And load noises include the wind that all of us create when we ride a motorcycle.
It's irreversible, but avoidable. The old assumption that a decent crash helmet would do the job doesn't stand up to any serious examination. We need to wear earplugs; the anecdotal and scientific evidence is absolute conclusive.
The question is, which ones? I must have tried more than 30 different styles over the years, including some quite expensive made-to-measure ear plugs. The worst have been uncomfortable or ineffective or both. Most have been okay but unreliable – all too often they dislodge themselves mid-journey, or pick up dirt too easily, or I lose them while I'm fumbling about in a petrol station or police stop. But I've finally found the right earplugs for me, and I've used them for most journeys over the last year or so. They're Matrix earplugs from Howard Leight, available from Amazon for a few Dollar for 20 pair.
They're thin, light and simple. They have a smooth outer skin and use a patented no-roll design, although they still need inserting with care. They don't have a particularly good protection rating, but they score highly for me on three points: they're easy to use; they're so comfortable that you don't know they're there; and they do a good job of taking the edge off the wind noise without stopping me hearing what's going on in the outside world, and they don't give that worrying blocked-up feeling.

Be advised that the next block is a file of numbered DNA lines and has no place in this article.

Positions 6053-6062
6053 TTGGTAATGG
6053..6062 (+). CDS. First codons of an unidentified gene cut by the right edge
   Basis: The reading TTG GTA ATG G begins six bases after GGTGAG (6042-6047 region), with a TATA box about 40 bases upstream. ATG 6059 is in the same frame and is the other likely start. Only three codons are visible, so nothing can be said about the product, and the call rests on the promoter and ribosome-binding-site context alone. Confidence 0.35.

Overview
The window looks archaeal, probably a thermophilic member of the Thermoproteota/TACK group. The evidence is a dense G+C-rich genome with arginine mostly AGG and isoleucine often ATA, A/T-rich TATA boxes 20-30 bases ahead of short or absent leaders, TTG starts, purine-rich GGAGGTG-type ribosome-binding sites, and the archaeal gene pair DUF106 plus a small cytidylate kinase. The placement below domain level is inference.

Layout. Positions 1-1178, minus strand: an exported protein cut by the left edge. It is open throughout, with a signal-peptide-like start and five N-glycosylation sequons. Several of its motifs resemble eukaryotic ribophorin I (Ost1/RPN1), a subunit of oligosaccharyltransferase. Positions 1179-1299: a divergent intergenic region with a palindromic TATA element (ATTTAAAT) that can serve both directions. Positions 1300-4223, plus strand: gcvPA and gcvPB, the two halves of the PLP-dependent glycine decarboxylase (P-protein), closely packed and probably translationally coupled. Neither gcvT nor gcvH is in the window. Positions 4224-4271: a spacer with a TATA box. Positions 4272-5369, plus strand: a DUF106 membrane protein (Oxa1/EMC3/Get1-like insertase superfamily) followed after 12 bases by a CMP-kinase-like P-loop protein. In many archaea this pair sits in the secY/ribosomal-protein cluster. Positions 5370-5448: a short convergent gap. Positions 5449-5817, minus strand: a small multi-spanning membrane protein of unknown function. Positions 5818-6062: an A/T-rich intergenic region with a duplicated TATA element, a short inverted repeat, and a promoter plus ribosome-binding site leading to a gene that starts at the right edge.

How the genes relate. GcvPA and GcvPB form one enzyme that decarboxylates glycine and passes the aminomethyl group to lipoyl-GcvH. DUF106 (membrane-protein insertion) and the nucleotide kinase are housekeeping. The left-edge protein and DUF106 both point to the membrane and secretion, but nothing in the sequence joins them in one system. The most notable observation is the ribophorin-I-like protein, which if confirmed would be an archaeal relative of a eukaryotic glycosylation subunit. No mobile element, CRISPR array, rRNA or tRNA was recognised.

They've not made me any less clumsy, but if I lose them they cost peanuts, so I simply bung in another one.
I'm delighted that I've found the right plugs for me. I'd encourage everyone to keep experimenting until you find your perfect pair. All that said, there's still room for it to go wrong: ears keep changing, much more so than most other parts of the body, and what fits me now won't necessarily fit me forever.Tag: EarplugsHearingHealthDangerWind-NoiseHelmets